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Dealing With The Social Aspect Of Celiac Disease

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Long story short, I was gluten free from 2002 to 2004 but went off the diet because I got a second opion from a doctor who said my Crohn's Disease just mimicked Celiac and that I was misdiagnosed. I recently started battling with anemia and after two doctors deemed my blood tests and biopsies inconclusive, I was sent to the Mayo Clinic in MN for definitive testing. I was diagnosed a Celiac.

Now, I'm finding myself having to deal with social frustrations of the disease again. Right now only my husband and his family know about the diagnosis and I have been trying to hide it from my friends. I know eventually I'll have to tell them but I need some advice.

How do I keep it from being a constant topic of conversation? I remember every time I went to the bar or a restaurant they would talk about it or ask me a lot of questions. When they invite me along to places, I always told them to decide where they want to go and I can adapt to it or eat before I get there but they would only insist on going to places where I can eat and/or drink. I don't want them treating me any different than they usually do. I know they only do it out of love for me but I don't want them treating me with kid gloves. When it's time to tell them, how can I put it nicely that I have this disease and would prefer they not make an issue out of it?

Thanks

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your friends aren't treating you different when they ask where you can go - they're treating you like a friend. you ARE different, in that you have a dietary restriction they don't have. it's FABULOUS that they are so accommodating. I understand that it can feel awkward to have anyone pay any extra attention to you, but if you were pregnant, they'd also make some allowances.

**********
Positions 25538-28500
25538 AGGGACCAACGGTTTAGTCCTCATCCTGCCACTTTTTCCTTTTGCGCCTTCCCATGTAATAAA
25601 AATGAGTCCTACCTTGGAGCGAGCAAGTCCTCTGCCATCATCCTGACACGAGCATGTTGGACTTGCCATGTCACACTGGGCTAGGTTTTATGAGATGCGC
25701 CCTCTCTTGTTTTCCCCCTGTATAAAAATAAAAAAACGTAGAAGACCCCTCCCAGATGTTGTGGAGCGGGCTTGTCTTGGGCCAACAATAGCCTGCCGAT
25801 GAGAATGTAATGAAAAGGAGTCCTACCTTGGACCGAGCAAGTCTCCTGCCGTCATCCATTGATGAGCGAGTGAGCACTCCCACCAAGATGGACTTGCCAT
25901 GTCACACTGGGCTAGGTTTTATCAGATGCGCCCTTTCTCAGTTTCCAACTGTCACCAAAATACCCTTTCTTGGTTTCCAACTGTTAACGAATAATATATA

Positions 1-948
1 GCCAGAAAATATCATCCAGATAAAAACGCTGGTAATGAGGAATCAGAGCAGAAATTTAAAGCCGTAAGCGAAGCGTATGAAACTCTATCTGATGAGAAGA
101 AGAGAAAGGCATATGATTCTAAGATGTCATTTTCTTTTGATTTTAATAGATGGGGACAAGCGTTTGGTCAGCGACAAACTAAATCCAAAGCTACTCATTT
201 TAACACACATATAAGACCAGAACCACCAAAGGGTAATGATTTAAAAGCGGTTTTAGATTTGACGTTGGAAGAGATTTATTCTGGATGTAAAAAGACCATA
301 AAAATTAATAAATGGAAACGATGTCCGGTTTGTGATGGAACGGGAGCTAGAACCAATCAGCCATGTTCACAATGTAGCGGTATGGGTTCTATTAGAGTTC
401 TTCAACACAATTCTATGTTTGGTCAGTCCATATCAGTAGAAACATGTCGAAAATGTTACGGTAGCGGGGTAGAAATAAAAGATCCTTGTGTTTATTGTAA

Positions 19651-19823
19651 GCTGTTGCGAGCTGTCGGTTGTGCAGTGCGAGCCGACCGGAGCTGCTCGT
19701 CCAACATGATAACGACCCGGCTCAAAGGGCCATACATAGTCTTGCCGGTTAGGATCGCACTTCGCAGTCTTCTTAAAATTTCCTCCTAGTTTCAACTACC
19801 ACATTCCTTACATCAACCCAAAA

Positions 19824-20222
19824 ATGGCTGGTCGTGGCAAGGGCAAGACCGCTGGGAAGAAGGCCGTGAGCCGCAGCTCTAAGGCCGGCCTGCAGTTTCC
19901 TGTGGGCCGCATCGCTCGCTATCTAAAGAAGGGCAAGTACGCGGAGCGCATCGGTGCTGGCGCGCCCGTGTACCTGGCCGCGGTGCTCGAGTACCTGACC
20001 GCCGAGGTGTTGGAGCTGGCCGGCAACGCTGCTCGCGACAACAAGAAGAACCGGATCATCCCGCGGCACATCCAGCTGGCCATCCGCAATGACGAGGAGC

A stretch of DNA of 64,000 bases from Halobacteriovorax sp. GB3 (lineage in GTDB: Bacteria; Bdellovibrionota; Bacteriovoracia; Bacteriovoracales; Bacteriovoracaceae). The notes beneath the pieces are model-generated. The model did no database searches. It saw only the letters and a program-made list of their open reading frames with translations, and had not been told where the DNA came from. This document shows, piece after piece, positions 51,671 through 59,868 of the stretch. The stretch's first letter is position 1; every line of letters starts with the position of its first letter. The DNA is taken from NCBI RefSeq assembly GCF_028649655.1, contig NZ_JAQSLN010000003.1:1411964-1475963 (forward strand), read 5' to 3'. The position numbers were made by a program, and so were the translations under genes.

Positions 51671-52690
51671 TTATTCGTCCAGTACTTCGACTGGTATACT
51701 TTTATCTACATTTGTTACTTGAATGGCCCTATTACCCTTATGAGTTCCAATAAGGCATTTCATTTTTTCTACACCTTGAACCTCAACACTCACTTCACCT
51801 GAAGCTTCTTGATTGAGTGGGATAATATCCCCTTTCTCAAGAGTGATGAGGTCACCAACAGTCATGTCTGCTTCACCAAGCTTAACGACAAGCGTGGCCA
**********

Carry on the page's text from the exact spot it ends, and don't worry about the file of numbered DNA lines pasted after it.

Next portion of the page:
you'll have to find a compromise between denying your friends the opportunity to BE your friends at the expense of making you feel singled out. once they know the restaurants that you would suggest, they'll just automatically pick something. and, honestly, that's better than having them pick a sandwich shop that doesn't have any options for you.

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I try extremely hard to not be an inconvenience to family and friends. I never let my restriction burden them, and if someone has to be unhappy, it is me. Sometimes I end up not eating or drinking with everyone else, but I still go. Usually, I can always find something to eat or drink everywhere.

Don't be embarrassed! I turn every negative conversation about my restrictions into a positive one. By the end of the conversation, I have the audience wanted to switch to a gluten-free diet. My college roommates ate gluten free for a while with me and they felt great and lost weight. My girlfriend eats gluten-free with me at home and doesn't complain. Everyone feels great when eating healthy!

Welcome the conversation and educate people about it. With 1 in 100 people having a gluten intolerance, it will become more and more popular. It is rare that someone I talk to does not know someone with celiac. Keep a positive attitude and turn the conversation positive. Don't be embarrassed. If you are negative about it, then others will treat it that way and also see it as a burden.

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I always just joke about me having Celiac. Not to hide any sadness or whatnot as some may do, but just because I naturally like making humor of things even though it doesn't always work :P Co-workers and (most) of my friends understand my condition and they know I'm serious about it but I don't let it hinder me. If they go out and it's a place that I can't really trust much (I'm looking at you Old Chicago/Applebees....) I'll just get a hard cider without a meal or just water if not available and they may not understand it.

Granted, I'm not someone who likes to nag or make someone work harder then need be for my condition. So I just try and minimize situations but that's just me personally.

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I try extremely hard to not be an inconvenience to family and friends. I never let my restriction burden them, and if someone has to be unhappy, it is me. Sometimes I end up not eating or drinking with everyone else, but I still go. Usually, I can always find something to eat or drink everywhere.

Don't be embarrassed! I turn every negative conversation about my restrictions into a positive one. By the end of the conversation, I have the audience wanted to switch to a gluten-free diet. My college roommates ate gluten free for a while with me and they felt great and lost weight. My girlfriend eats gluten-free with me at home and doesn't complain. Everyone feels great when eating healthy!